Assignment: Earth - Is it Really a Star Trek Episode?

Discussion in 'Star Trek - Original Series' started by Irishman, Sep 1, 2013.

  1. Irishman

    Irishman Fleet Captain Fleet Captain

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    Given that this episode was originally set to be a pilot for a Gary Seven show, and that it features odd cinematography (shooting around the fact that Kirk and our heroes rarely occupy the same space together), not to mention weird ideas that never get mentioned again (like time travel to the past as a thing that Starfleet ships just DO as a regular basis), should we regard this episode as a part of Star Trek canon?

    A couple other problems I noticed are:

    1. Gary Seven, presumably a human, is immune to Spock's nerve pinch. Why is never explained.

    2. At the end, Kirk says that he's sure that Seven and Roberta Lincoln will have "many interesting adventures together", a nod to the show that never came to be.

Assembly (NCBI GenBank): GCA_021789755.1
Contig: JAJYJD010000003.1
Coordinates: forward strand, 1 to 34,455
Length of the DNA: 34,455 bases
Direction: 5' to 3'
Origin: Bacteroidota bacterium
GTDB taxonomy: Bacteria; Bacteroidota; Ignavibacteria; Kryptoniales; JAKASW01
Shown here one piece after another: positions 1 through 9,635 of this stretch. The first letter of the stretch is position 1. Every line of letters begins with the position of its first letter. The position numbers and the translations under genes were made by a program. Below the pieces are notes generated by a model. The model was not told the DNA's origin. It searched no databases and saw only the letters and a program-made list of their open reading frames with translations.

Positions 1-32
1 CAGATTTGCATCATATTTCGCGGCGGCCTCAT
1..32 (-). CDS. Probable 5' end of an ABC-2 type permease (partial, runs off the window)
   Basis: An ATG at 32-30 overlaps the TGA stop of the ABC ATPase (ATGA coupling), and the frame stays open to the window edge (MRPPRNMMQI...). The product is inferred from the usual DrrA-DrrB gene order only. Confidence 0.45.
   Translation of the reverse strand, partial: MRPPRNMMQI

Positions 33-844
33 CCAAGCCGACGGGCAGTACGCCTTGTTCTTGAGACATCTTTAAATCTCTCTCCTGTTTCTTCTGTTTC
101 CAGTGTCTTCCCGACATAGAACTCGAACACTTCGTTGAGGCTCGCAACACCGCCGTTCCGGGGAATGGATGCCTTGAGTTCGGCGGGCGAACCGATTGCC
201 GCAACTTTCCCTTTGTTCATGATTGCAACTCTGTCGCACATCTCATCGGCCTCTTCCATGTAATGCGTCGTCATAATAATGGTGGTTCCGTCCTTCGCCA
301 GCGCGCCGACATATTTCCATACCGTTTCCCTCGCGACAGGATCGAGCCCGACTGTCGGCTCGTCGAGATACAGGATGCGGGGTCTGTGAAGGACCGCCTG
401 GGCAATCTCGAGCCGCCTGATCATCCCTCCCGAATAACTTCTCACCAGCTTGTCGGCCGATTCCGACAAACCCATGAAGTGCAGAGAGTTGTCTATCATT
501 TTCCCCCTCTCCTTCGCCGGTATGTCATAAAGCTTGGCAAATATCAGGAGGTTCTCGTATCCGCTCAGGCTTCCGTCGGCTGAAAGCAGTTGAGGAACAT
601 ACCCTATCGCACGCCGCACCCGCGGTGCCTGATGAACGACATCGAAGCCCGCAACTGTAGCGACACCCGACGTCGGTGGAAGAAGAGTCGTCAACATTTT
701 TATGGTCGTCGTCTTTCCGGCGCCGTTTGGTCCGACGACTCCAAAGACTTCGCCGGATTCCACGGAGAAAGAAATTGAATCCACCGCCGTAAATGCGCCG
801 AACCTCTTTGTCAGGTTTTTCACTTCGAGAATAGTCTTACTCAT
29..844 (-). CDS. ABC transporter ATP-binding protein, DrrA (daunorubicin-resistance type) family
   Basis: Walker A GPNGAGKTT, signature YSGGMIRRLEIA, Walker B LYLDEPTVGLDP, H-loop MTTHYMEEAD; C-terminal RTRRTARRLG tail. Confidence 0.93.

Is this episode too full of in-jokes and nods for its own good? Is it too "meta"? Sometimes I think so.
     
  2. BillJ

    BillJ Fleet Admiral Admiral

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    Of course its a Star Trek episode.
     
  3. Warped9

    Warped9 Admiral Admiral

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    It does have ideas never raised again. Gary Seven could be human, but he's also a product of generations of humans raised by an advanced race on another world so maybe there was tinkering going on that makes Seven look mostly human while being something more.

    The transporting across vast distances idea is visited again in third season in "That Which Survives" when the Enterprise is transported across a thousand light years.